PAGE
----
Event WiFi – How to Get It Right and Avoid #WiFiFail

These days, pretty much everyone assumes that they should get a wireless connection anywhere, anytime, even in the strangest places. Case in point … recently I was hiking in the Colorado Rocky Mountains with a friend who shook their phone angrily and cursed up-and-down that they couldn’t get a signal 10 miles into some deep, remote woods. Simply put, when someone can’t get a connection, expect fireworks and mass hysteria.

This goes double for events, where guests, attendees, exhibitors, vendors and contractors all expect the wireless signal to be omnipresent and strong. You won’t hear a peep from them when things are working fine, but expect lots of irate social media posts when people are experiencing slow load times, getting booted off the network or can’t even access it.

Event venues know secure, fast event WiFi is critical to the success of your events, which is why WiFi for events is the second most profitable service that venues sell (guest rooms are still easily the most profitable). And many event venues are really stepping up to the plate when it comes to upgrading their event WiFi infrastructure so it can handle the bandwidth required for large crowds with multiple devices.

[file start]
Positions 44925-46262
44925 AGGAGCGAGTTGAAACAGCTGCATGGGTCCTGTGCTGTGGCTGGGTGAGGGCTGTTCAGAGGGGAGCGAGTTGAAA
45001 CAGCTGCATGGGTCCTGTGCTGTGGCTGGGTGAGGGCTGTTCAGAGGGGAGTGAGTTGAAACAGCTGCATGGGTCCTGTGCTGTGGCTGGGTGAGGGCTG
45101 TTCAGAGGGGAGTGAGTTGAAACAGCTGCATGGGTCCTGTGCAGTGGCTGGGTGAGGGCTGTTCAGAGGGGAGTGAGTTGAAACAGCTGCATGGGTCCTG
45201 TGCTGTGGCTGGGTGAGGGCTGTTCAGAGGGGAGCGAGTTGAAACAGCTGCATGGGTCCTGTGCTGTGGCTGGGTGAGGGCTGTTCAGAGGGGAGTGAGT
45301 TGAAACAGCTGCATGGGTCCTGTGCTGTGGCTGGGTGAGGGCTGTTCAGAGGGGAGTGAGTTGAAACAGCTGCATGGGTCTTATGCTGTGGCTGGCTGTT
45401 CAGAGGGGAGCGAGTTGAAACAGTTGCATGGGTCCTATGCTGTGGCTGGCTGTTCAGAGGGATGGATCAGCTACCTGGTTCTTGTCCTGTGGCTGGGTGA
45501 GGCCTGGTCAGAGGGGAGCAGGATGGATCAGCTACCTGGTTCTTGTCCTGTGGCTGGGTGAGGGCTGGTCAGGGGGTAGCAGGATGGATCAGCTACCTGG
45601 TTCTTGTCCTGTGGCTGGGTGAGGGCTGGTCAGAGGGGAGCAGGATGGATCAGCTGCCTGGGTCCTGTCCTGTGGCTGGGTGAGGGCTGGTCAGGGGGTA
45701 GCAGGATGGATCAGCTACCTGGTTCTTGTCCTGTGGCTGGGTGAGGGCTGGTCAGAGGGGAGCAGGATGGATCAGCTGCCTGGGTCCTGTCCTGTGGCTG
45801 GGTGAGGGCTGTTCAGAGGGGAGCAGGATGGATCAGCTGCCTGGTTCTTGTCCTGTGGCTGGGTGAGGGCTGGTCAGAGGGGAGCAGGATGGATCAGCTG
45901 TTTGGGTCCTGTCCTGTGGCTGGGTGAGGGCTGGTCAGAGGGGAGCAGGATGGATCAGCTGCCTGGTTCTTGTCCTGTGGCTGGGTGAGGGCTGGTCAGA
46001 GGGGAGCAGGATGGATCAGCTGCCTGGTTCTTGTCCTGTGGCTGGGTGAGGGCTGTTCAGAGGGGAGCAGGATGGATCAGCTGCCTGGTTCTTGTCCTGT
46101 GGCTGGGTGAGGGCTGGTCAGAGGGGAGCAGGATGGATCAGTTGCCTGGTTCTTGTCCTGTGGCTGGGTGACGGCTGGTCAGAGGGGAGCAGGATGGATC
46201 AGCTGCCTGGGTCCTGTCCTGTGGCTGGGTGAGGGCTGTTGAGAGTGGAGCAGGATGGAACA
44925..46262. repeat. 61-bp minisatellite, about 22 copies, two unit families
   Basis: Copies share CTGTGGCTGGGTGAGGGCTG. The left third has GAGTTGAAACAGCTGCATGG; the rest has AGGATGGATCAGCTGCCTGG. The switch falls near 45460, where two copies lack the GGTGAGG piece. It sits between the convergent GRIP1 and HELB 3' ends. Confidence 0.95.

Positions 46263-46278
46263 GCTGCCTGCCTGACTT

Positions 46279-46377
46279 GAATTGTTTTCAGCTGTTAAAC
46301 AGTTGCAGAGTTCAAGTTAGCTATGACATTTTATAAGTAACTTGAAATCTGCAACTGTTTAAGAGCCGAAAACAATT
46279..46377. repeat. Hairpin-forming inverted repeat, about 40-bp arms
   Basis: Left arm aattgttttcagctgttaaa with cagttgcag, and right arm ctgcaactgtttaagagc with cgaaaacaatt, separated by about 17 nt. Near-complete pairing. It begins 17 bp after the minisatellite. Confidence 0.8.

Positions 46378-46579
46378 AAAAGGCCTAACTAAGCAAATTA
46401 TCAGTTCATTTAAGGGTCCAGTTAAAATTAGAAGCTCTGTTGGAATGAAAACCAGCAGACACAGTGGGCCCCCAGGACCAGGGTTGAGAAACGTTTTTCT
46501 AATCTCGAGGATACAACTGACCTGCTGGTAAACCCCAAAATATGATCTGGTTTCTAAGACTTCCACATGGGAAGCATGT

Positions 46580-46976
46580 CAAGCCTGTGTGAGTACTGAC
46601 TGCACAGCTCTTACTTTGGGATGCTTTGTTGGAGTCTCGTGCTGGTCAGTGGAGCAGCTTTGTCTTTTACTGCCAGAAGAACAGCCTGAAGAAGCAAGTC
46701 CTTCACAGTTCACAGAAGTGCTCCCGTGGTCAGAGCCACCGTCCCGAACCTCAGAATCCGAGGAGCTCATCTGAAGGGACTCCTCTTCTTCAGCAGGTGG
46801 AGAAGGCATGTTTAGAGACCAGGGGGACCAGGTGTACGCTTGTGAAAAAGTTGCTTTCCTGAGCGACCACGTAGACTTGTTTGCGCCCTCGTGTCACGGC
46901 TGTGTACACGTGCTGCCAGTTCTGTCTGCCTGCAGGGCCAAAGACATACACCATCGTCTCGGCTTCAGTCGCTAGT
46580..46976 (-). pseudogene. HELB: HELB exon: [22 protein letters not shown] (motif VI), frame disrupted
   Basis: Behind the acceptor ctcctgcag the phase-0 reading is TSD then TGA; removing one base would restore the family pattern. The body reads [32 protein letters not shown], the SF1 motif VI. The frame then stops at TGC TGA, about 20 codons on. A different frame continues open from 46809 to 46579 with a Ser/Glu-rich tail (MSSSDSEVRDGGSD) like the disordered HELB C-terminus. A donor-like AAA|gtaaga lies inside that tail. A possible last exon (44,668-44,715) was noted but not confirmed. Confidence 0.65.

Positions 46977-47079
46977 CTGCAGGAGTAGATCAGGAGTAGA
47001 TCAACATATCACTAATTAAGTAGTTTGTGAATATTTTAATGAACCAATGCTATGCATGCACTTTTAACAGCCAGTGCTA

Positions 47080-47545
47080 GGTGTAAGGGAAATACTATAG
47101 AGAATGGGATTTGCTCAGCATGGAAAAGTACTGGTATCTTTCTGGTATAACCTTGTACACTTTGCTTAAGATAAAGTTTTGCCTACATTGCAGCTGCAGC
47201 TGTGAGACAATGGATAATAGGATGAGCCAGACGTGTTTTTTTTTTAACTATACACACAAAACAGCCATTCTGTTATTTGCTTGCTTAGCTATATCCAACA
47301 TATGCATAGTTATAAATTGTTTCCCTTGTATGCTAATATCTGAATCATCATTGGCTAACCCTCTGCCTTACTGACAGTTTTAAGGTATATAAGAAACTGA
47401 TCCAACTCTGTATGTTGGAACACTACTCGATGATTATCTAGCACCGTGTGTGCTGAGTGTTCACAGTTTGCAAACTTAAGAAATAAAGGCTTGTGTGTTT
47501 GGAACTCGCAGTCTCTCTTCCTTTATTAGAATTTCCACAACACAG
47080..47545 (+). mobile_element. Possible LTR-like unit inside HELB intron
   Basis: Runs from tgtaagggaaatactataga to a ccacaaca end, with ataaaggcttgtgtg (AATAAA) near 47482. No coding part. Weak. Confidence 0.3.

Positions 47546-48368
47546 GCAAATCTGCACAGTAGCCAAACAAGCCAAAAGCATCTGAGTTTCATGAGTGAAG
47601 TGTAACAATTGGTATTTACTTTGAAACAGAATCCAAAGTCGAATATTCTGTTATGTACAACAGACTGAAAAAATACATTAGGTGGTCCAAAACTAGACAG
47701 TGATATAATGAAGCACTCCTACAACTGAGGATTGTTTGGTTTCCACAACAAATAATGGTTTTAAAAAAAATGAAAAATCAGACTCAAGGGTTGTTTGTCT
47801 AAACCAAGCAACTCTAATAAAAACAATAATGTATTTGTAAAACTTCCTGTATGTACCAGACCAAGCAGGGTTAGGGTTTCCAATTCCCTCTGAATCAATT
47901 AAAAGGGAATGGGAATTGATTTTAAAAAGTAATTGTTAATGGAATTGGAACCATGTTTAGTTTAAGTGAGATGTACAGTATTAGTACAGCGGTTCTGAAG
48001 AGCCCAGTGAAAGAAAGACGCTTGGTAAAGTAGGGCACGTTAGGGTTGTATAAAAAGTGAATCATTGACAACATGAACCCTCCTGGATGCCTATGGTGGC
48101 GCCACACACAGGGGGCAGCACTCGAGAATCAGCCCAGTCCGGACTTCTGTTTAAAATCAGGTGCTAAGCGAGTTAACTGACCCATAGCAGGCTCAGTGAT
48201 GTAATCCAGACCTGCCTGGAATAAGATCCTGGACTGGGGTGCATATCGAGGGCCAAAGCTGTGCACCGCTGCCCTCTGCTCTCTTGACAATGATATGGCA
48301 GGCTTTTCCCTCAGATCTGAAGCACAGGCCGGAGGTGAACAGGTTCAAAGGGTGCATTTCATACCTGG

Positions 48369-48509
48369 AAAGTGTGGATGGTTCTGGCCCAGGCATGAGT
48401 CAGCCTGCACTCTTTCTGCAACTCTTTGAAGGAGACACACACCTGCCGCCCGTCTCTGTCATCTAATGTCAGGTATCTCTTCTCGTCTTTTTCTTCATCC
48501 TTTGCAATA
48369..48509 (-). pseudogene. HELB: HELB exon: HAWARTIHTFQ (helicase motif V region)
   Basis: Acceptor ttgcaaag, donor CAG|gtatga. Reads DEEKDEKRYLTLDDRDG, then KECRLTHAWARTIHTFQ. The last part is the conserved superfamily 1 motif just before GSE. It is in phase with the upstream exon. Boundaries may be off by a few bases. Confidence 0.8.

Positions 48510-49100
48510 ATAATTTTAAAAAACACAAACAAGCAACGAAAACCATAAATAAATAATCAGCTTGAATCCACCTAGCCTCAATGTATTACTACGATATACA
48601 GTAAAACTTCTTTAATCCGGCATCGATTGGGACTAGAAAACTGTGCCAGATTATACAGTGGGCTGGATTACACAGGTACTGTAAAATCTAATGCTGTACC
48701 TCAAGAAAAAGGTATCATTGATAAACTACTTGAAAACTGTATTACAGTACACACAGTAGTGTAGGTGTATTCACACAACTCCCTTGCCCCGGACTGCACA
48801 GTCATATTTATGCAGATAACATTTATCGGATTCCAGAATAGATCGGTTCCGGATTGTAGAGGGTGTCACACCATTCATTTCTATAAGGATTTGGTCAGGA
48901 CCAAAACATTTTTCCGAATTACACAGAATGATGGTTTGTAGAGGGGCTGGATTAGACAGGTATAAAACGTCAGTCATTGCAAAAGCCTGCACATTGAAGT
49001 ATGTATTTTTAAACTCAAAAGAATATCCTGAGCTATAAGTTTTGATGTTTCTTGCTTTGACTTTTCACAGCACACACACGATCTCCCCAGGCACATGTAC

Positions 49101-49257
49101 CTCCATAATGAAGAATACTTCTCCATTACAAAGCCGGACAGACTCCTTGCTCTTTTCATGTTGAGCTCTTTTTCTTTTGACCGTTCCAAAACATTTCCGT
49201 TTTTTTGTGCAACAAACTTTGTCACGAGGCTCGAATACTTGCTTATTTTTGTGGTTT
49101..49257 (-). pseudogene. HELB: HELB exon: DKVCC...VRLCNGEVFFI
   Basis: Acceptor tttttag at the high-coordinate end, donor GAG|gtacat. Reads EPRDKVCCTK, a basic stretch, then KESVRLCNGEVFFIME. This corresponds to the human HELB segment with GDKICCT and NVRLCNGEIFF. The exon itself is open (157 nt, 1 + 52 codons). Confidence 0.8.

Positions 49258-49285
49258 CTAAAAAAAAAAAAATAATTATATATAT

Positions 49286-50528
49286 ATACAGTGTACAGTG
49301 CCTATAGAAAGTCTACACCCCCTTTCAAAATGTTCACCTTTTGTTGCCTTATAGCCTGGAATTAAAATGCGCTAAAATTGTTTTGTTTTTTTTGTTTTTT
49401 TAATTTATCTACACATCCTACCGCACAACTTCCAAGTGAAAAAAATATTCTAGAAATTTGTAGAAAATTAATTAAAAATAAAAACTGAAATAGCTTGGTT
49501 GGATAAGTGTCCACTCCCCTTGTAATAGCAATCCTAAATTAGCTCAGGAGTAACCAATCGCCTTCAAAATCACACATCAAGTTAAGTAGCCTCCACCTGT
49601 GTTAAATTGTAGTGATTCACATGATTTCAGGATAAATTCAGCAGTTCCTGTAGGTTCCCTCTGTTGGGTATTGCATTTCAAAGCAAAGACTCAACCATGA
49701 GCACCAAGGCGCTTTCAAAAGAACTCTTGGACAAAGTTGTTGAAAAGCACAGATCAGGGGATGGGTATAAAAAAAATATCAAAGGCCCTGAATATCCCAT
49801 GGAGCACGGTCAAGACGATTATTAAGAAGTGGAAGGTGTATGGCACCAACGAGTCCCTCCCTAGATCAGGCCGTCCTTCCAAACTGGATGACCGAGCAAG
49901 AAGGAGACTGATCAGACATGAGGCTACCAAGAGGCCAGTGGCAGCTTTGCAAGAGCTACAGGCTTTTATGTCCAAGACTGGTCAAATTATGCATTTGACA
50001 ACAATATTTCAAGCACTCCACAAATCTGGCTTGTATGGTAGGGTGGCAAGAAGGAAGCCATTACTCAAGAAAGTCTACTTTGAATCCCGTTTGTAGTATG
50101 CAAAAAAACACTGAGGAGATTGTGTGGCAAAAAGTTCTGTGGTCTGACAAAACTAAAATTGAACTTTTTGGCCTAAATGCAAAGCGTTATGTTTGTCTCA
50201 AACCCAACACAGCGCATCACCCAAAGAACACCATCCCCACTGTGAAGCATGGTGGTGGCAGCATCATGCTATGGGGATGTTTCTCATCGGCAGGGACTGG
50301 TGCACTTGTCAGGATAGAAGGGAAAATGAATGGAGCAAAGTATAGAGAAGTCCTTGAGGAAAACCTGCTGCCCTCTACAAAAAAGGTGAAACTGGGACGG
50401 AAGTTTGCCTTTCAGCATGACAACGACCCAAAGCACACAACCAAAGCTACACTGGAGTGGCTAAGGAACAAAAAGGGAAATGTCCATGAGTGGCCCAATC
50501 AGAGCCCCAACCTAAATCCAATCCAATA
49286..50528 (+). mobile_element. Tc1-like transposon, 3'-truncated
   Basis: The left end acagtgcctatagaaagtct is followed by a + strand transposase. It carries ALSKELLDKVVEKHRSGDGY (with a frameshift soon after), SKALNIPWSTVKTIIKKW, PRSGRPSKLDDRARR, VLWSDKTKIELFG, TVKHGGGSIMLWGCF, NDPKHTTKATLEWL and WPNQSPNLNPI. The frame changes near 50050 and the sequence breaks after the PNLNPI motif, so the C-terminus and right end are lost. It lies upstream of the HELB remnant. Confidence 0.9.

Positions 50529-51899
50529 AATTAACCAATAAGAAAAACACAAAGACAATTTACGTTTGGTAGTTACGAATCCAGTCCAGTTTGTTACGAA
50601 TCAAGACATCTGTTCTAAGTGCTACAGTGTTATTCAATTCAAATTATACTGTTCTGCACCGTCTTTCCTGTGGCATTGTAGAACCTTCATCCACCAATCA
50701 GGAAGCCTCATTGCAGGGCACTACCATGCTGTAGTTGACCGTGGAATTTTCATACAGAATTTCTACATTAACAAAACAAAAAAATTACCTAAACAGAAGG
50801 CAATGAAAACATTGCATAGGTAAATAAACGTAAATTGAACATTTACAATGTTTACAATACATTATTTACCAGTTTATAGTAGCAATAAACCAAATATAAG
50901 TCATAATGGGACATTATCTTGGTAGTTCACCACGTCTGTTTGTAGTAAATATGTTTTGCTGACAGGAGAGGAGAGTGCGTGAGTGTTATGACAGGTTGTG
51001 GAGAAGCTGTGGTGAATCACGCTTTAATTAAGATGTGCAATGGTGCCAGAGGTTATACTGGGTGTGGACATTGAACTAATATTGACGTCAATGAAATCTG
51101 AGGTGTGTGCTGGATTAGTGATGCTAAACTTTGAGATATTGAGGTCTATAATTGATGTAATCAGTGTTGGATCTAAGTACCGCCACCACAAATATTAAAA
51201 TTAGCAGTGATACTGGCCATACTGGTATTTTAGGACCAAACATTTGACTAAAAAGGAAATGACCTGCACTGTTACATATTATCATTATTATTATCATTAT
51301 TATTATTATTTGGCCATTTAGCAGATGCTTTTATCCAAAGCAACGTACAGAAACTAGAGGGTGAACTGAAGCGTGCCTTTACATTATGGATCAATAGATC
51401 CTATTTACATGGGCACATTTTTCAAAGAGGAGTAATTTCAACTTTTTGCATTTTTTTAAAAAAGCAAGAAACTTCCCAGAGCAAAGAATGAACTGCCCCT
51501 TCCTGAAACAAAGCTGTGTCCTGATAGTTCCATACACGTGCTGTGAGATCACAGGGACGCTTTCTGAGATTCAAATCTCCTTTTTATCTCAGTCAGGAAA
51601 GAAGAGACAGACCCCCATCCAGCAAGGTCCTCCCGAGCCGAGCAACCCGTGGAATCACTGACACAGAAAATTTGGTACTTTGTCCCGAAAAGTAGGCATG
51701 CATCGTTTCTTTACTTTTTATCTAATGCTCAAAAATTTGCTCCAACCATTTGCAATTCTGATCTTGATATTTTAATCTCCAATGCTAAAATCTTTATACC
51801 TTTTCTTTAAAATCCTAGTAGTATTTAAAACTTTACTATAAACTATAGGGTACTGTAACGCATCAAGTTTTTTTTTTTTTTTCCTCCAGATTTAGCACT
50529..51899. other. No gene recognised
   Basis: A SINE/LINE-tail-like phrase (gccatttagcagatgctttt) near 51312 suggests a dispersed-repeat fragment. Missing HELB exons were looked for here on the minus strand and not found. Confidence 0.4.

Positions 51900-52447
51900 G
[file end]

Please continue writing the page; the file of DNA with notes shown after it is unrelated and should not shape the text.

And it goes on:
With that said, here are the important points every event professional needs to know when assessing the WiFi needs for their events.

Never, ever rely on cell phone towers or standard WiFi in hotel common areas to carry the load for your whole event

This is a rookie mistake that even most rookies avoid, and if you go this route, you are only asking for anger and bile from your attendees. Don’t try to save money and skimp on WiFi coverage if you know your attendees are going to be relying on it to stay connected and participate at the event. Instead, include dedicated event WiFi coverage as a line item in your initial budget and explain to your clients of the importance of dedicated WiFi for events such as theirs.

Assess how people will be using devices/technology and how many users you will have